Thursday, 25 September 2014

Amazon and the first 3 chapters

There seems to be a lull in sales on Amazon. Initially I put it down to summer holidays, but now I'm beginning to wonder. We've had terrific weather, and reading tends to go by the board when everyone can get out and about and enjoy some much needed sunshine. And to be fair, here in the UK, we still have the sunshine and ridiculous temperatures for almost October. But I expected sales would have picked up by now, and they have not. If anything, they've declined still further.

Now it could be that I have not been promoting. I'll be the first to admit I haven't promoted anything for weeks. A quick look at my diary shows me that I haven't done more than a few spasmodic posts since June. So maybe it is my own fault. There is that one nasty review that appeared around early July. Could that have anything to do with it? Let's hope not!

There is also this new scheme Amazon has running, and I'm more than a little curious about it. My understanding is that people download anything free of charge and read up to 10% of the work before any payment is made to the author.

So that means  people can read the first three chapters (4,000 word count per chapter) of a 100,000 word count book. A tiny portion, you may think, though it seems much more if the word count is 80,000 or less. I wonder how long it took the author to write those words, and many people read those chapters and then decide they don't want to pay for the rest of it? I imagine many do. It doesn't matter how good the rest of the book is, if those first chapters haven't grabbed the reader by the throat, it is all over. I have downloaded a sample of a Mankell-Wallander book to see how it works as a reader.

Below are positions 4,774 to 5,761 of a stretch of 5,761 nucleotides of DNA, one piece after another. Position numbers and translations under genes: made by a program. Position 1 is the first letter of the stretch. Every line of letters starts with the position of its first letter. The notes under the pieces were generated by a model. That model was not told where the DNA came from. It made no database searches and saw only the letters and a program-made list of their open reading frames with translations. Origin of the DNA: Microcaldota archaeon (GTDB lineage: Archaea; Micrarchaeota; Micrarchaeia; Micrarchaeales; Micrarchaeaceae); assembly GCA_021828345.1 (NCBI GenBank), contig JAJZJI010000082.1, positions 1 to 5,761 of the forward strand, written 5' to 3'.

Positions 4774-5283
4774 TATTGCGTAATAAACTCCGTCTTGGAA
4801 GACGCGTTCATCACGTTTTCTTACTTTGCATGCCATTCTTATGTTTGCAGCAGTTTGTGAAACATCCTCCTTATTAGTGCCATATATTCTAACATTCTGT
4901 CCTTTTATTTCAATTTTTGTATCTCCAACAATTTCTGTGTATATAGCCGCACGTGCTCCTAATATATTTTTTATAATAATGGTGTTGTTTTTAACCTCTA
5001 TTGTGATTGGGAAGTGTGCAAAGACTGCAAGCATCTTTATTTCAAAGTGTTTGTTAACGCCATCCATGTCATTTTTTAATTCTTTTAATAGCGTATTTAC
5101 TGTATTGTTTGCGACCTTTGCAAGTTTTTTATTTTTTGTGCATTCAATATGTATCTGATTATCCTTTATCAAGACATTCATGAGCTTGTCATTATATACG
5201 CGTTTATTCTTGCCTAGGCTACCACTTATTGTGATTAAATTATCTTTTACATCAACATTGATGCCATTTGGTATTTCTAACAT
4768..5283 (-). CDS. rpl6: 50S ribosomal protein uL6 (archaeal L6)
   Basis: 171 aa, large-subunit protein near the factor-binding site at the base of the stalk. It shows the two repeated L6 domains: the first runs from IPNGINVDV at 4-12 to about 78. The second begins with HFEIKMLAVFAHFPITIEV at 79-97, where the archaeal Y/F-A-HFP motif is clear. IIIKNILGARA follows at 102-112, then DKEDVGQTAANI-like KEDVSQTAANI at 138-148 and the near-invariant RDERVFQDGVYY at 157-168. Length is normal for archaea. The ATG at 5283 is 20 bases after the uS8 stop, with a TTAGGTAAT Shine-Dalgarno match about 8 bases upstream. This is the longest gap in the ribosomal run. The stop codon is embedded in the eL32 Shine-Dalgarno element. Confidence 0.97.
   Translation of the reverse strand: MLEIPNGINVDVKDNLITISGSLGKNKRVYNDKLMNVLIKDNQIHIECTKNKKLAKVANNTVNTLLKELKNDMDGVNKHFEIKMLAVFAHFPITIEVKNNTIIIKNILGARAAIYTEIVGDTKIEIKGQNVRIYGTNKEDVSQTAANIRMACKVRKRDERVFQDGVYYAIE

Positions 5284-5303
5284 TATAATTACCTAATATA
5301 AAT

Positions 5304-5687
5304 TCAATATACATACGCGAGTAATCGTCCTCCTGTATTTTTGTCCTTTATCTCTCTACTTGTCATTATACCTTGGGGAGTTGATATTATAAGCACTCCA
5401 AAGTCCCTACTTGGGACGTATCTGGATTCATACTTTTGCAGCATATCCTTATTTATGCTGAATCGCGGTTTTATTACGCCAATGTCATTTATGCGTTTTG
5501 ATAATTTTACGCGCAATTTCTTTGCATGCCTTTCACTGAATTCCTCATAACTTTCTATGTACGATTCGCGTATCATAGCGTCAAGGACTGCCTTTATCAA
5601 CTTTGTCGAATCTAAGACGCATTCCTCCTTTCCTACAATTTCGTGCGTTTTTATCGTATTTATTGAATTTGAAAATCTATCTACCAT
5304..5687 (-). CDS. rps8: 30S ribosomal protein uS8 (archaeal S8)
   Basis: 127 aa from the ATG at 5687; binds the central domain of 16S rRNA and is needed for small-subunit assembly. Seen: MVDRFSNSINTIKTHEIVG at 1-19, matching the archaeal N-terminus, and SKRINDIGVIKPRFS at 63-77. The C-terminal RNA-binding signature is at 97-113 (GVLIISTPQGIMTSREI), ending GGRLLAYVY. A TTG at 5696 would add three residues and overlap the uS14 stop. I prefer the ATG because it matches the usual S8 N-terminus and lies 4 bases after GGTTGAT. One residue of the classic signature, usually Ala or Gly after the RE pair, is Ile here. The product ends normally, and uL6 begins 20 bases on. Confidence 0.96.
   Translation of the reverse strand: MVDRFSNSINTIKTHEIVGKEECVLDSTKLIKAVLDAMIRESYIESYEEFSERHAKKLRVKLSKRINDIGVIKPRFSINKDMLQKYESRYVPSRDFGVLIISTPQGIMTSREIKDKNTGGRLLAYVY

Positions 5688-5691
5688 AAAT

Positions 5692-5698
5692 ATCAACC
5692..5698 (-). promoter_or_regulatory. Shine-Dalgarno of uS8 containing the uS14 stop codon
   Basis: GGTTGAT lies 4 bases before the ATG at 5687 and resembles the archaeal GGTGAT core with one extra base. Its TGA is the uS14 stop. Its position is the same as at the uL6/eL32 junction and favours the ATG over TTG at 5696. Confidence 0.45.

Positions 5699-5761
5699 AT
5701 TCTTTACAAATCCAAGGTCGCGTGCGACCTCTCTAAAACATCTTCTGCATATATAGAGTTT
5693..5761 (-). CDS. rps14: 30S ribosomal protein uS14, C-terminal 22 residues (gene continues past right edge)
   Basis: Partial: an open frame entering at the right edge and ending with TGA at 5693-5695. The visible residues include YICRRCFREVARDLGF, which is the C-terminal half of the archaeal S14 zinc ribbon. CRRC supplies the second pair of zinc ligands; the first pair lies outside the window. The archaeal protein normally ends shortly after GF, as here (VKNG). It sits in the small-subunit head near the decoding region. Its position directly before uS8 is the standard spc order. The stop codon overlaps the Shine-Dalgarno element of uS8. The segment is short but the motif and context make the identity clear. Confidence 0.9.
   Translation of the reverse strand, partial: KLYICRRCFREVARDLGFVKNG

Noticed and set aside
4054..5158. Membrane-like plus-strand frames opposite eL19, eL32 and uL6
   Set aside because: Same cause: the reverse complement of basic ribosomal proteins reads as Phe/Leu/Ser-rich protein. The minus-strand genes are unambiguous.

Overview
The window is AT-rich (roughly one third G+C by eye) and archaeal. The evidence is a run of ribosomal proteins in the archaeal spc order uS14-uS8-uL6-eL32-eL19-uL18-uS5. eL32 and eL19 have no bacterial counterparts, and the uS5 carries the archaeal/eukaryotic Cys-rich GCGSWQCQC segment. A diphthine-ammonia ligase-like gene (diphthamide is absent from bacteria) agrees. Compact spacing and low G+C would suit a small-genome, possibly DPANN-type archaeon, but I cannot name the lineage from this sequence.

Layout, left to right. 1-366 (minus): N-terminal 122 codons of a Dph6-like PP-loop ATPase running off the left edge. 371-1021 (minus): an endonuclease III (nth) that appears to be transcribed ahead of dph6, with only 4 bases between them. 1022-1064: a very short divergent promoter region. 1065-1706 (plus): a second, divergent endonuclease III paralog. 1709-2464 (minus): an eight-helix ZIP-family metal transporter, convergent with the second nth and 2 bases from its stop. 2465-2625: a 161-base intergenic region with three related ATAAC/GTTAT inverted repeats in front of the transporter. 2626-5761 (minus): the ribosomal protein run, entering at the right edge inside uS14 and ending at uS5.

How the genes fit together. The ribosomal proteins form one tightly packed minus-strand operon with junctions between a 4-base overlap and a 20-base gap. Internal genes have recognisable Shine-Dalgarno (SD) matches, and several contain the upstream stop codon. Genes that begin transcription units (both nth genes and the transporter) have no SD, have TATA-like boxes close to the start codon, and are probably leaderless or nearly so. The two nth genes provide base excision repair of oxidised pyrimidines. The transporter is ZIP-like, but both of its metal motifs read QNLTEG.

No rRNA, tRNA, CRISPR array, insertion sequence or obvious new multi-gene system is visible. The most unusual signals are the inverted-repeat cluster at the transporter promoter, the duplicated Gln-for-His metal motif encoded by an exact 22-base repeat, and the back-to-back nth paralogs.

It puts a hell of a lot of importance on the first three chapters. Remember how important they were to getting published the traditional way? Well, it seems to me that Amazon have just re-introduced the barrier we independent authors were so pleased to avoid! What do the rest of you think?

This is a link to a long, long article about Amazon I haven't had time to read yet, but looks good enough to go back to in the next day or two:
http://www.newyorker.com/magazine/2014/02/17/cheap-words

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